This spring's rain brings water and lots of (hydro)electric energy

Spring, which does not arrive amidst days of real and unexpected bad weather, however, brings good news: a boom in hydroelectric energy production in Italy and thus the independence of our country is increasing. Lots of rain and snowfall (particularly in the Alps) have increased hydroelectric energy generation. An increase ranging from 50 to 100%. And the profits of the utilities that manage hydroelectric plants are also soaring. The quarterly data will be released in the coming weeks, but a record first quarter of the year is expected, especially for Enel, A2A and Compagnia Valdostana delle Acque.

The last few months (March and April) with adverse weather conditions for holidaymakers on the bridges have averted the risk of drought and ensured reserves in the reservoirs. This “exceptional haul” shows excellent possibilities for the rest of the year. Meanwhile, in the first three months of 2024, production from water sources rose from 5 to 9 terawatt hours. This ensures a reduction in energy production from coal and gas and in view of the restrictions on the use of fossil fuels means greater energy independence for Italy. Certainly more autonomy thanks to the water source also means a reduction in the price of energy, in perspective. In the first four months of the year, Compagnia Valdostana delle Acque (32 plants with approximately one gigawatt of capacity) doubled hydroelectric production compared to the same period of 2023. +50% for A2A (2 gigawatts of capacity and plants in Lombardy, Friuli and Calabria) and Enel (500 plants for 16 gigawatts of capacity throughout the country). The regions that recorded the greatest increases were Piedmont, Lombardy and Trentino-Alto Adige.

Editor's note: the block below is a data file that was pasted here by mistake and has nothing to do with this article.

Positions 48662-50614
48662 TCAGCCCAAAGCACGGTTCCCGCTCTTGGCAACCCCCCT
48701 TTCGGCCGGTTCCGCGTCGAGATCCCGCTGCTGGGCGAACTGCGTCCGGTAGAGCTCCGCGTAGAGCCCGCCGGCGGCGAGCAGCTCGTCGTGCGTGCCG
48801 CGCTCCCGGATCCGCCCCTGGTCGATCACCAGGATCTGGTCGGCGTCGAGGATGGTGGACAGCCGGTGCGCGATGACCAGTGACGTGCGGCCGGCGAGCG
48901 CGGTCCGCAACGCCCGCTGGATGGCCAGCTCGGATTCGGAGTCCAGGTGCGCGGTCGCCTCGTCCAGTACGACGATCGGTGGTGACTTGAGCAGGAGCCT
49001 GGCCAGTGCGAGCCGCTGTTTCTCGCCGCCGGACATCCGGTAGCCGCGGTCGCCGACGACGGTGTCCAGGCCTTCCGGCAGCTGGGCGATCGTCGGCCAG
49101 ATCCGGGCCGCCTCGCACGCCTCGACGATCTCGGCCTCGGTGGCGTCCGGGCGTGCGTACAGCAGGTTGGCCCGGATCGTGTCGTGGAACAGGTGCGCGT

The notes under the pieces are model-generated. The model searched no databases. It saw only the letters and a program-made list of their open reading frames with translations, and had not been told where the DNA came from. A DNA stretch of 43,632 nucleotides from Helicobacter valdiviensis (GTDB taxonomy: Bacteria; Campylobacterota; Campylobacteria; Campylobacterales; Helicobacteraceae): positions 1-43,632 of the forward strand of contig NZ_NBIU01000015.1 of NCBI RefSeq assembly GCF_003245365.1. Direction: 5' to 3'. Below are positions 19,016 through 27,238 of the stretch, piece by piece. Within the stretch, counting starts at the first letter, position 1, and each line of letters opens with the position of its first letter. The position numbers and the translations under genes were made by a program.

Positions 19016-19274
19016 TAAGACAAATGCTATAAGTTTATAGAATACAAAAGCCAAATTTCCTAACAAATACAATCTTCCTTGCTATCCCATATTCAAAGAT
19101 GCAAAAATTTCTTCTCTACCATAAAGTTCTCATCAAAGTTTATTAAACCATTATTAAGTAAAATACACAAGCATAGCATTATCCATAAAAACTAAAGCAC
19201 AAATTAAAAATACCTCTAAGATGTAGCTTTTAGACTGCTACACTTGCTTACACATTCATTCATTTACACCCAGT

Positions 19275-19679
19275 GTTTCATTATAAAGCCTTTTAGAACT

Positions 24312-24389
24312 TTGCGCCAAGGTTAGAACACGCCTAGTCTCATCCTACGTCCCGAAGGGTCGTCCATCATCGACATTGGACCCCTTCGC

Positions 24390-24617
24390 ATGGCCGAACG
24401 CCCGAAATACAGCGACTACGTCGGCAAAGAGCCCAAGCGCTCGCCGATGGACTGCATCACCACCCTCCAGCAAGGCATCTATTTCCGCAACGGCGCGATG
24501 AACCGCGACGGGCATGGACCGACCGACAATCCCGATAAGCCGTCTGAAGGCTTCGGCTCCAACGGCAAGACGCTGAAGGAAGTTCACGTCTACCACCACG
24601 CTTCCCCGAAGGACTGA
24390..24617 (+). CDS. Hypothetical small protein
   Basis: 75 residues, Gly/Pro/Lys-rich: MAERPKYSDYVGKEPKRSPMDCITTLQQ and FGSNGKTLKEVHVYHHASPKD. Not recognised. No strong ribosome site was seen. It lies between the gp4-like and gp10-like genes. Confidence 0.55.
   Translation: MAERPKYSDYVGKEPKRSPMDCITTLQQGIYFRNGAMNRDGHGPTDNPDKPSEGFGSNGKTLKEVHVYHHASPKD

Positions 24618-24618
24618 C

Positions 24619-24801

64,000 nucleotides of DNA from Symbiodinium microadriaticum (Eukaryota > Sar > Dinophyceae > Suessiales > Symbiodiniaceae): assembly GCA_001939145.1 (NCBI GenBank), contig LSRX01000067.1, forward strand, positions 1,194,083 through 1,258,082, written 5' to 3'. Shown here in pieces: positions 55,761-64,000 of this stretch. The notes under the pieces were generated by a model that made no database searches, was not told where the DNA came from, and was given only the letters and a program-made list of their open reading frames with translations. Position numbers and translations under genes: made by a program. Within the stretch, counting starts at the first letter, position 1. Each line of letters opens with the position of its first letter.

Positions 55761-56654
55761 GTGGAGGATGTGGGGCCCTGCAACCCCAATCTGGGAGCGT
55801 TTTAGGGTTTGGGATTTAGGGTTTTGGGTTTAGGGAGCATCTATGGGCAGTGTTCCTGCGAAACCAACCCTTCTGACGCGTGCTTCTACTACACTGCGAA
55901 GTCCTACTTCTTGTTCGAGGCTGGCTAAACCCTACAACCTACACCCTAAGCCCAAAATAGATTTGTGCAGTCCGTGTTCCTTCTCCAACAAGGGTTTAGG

More production means more energy independence for Italy but it also means a reduction in the price of energy. The cost per megawatt hour (PUN) fell in April compared to February by 6-8 euros at night and by 16-18 euros during the day.

In Italy there are 4860 plants for the production of hydroelectric energy (Terna data February 2024). There are 1092 in Piedmont (3103 MW), 891 in Trentino-Alto Adige (3804 MW), 749 in Lombardy (5694 MW), 408 in Veneto (1391 MW), 220 in Valle d'Aosta (1106 MW). Of note is Abruzzo which has only 78 power plants, but has a power of 1267 MW, therefore close to the Regions with the highest number of plants. The region with the fewest power plants is Puglia, which has only 10. From 2009 to today the numbers have almost doubled, there were in fact 2249 plants compared to 4860 today. A continuously growing trend. Just think that in two years, 2022-2024, 158 new power plants were opened.

In total this is almost 22 thousand megawatt hours of installed power for Italy. Lombardy is at the top of the ranking for production (5694 MW) followed by Trentino-Alto Adige (3804 MW).

Hydroelectric power in Italy is the leading renewable source (40.7%) for the production of electricity. But over 7 out of 10 hydroelectric plants in the country are more than forty years old and over 80% of the concessions for large hydroelectric derivations are already expired or will expire by 2029. It is estimated that 560 million euros would be needed just for the repowering of existing hydroelectric plants (The European House Ambrosetti study).

Meanwhile, exceptional snow and rain for the period give a boost to the sector and to Italy's independence. And to company profits.